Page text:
Coleman said the change has been “amazing.”

“Every day, I have either gotten a call or a visit,” she said. “If it is a call, they ask me about my vital signs, as they monitor them remotely. Or I will ask them about a medication I am taking because I am unsure how often to take the pills.”

Cheryl Gantt an RN who is part of Newman’s team at Resilient and Coleman’s virtual caregiver, elaborated on Coleman’s comment. “It’s like, ‘Hey, this is what this means, and this is the medicine that goes along with that, and this is why you should take this.’ It’s just teaching them step by step about how to manage their own health”.

“When you see that light bulb go off for them, it’s powerful. They’re like, ‘Oh, I didn’t know I even had that’ or ‘I didn’t even know that this could cause X, Y, and Z.’ By the end of their time with us in our program, they’ve got it. They understand what they’re supposed to do and how they’re supposed to do it. The relationship with their doctors is a lot better. For example, I have one patient that we graduated from the program, and I spoke with him two days ago and he is driving himself wherever he wants to go, he couldn’t do that before. People are getting their independence back, which is just what it’s all about.”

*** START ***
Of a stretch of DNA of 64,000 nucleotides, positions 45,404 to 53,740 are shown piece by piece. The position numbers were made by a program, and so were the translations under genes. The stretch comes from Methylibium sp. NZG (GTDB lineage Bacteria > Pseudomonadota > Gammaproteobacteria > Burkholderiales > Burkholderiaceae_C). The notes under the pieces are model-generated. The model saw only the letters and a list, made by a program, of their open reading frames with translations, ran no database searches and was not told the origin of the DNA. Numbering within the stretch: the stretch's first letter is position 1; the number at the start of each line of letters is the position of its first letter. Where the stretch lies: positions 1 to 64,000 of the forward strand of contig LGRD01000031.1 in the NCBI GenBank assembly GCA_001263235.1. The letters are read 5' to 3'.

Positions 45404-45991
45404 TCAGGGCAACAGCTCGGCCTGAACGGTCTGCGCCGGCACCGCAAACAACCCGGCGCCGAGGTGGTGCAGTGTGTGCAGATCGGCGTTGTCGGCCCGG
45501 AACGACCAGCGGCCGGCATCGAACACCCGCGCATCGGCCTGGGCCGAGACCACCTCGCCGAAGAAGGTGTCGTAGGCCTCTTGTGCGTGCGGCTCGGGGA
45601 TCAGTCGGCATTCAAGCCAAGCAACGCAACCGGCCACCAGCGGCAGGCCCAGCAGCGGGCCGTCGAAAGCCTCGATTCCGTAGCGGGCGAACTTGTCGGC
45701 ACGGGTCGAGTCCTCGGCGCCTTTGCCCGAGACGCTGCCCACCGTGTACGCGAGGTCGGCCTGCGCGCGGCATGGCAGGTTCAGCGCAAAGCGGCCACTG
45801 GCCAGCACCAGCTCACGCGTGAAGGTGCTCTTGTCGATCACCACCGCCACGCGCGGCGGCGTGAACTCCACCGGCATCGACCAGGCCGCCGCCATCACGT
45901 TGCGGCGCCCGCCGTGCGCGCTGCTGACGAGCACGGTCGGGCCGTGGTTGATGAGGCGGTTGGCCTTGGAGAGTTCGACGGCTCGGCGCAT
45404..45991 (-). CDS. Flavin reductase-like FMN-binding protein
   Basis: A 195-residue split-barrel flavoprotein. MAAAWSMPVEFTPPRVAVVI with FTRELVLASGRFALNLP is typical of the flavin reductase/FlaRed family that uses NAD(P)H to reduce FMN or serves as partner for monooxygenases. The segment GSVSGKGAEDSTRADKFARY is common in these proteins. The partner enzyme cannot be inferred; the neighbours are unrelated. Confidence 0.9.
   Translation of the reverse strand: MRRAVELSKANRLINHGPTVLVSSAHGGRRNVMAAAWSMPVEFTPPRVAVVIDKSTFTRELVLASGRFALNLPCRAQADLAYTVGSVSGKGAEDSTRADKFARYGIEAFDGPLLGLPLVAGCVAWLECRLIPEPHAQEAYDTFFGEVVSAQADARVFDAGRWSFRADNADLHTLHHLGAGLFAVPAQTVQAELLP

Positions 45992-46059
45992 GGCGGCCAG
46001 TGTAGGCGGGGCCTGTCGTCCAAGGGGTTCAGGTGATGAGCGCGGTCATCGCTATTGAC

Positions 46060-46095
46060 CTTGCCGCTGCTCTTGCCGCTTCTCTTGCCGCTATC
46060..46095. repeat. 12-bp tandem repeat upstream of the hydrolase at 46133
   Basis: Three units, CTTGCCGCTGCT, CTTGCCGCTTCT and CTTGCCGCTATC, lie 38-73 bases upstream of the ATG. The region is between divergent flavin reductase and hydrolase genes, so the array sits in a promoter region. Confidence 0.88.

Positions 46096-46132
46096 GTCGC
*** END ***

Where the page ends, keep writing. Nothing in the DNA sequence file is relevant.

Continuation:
Coleman can taste that independence.

“I couldn’t even walk before,” she said. “While I still have a little pain, I can walk now. They’ve convinced me to stop smoking, well almost. I am down to one cigarette a day. I’m not done, either. I want to be able bicycle 20 miles a day.”

“We’re just scratching the surface with this program,” Cheryl said, then elaborated on the “Taxi Health System” that Resilient Healthcare has created.

“We use it with our nurses, our physical therapists, our social workers, our nurse practitioners, our office staff and so on. It’s all streamlined”. 

“I can send a link to a patient and do video chat with the patient, and their vital signs, my notes, and everything that I need is right there. That technology and other applications have been a huge game changer for me, as well as patients like Coleman.”